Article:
Job searching can truly be gut wrenching. It’s probably like having children. After the pain of the birth is over, it can be largely forgotten. The job search is the same way, especially if you haven’t looked in a while. But, when you’re in it, it’s like you can taste it.
Every time you have an interview that doesn’t turn into something, it hurts. Even if it’s a job you didn’t really want, it can be painful. Not only do you wonder what’s wrong, your friends and family may vocalize the same concerns – to your face. It makes you wonder if you picked the right career, if you should go back to school, or if you should give up completely.
I often hear from job seekers who feel like they’ve failed. The common story is this. They found a job that was perfect for them. They applied. They were interviewed a few times. Then, nothing came of it. The company ghosted them, or told them they found a more qualified candidate.
Rightfully so, the job seeker can feel crushed. They feel like the loss of this job is a reflection on their abilities. But, the problem is this. We don’t really know why they were rejected. Even when the company provides feedback, it can be hard to know if that feedback is the real reason the person was rejected.
For example, perhaps the job was put on hold. Or, maybe an internal candidate at the company had been promised the job before the interview even took place. Or, the hiring manager may have recruited someone from their old company. Very rarely will you know the real story.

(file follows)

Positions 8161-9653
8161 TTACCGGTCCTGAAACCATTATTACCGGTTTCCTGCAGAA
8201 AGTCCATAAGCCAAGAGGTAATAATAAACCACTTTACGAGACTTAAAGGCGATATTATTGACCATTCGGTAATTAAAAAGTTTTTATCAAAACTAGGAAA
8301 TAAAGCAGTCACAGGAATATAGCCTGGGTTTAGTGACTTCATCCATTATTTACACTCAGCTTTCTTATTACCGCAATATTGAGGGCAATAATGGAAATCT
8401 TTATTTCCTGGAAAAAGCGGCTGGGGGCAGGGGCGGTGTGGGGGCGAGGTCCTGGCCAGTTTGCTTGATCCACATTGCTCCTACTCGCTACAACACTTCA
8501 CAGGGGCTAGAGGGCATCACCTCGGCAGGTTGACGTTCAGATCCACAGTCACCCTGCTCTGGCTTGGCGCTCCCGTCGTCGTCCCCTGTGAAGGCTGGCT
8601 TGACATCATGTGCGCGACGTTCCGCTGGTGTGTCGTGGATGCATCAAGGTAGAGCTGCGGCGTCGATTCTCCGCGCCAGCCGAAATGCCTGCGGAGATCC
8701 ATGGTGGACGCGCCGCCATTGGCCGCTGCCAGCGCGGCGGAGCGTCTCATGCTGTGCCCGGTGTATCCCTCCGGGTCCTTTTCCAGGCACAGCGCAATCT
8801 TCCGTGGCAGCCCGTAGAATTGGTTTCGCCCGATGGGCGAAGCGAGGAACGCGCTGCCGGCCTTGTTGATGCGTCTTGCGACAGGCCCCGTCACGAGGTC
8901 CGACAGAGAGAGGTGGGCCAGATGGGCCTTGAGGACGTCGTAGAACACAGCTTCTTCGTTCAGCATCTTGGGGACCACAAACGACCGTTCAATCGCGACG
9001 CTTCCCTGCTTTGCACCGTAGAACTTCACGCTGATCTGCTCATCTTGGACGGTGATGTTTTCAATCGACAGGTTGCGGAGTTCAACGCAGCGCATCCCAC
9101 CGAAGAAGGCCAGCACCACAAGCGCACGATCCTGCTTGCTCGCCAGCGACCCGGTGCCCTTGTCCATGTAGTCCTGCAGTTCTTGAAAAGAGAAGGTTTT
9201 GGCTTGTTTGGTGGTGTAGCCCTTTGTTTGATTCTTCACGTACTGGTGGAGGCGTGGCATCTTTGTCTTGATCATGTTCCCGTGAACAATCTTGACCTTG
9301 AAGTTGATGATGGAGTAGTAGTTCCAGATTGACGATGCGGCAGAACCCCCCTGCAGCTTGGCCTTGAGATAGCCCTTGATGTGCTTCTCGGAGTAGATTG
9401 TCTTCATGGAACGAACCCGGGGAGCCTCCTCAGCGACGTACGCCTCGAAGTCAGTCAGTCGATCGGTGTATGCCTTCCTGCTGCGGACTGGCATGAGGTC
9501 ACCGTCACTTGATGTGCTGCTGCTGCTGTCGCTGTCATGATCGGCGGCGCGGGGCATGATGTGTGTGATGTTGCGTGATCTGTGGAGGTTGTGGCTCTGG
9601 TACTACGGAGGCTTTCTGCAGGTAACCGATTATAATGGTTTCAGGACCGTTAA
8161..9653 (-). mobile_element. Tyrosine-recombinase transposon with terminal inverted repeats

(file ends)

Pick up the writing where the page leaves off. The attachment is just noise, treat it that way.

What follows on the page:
But, what we do know is – job seeking is a numbers game. Most job searching happens online now. And, there’s a saying that it’s harder to find a job online than to get into an Ivy League college (from a numbers perspective). I think we can all agree. Getting into an Ivy League college is hard!
So, let’s also agree that getting a job is hard work. And frankly, it’s a numbers game. Rather than be upset when you don’t get one job, think of it differently. You may need to apply for one hundred jobs to land one. Those one hundred applications may turn into ten interviews. Those ten interviews may turn into one job offer.
Every time you get a no, you’re a little closer to a yes. And, so many times when you aren’t picked, perhaps it’s better. Maybe that team wasn’t right for you. Maybe there was something dysfunctional happening at the company.
As job seekers, it’s time that we reset our expectations. Instead of feeling that every job loss is a failure, look at it as practice. It’s practice interviewing, and practice getting you ready for the right job. But, in order to find that right job, you’ve got to keep pushing ahead.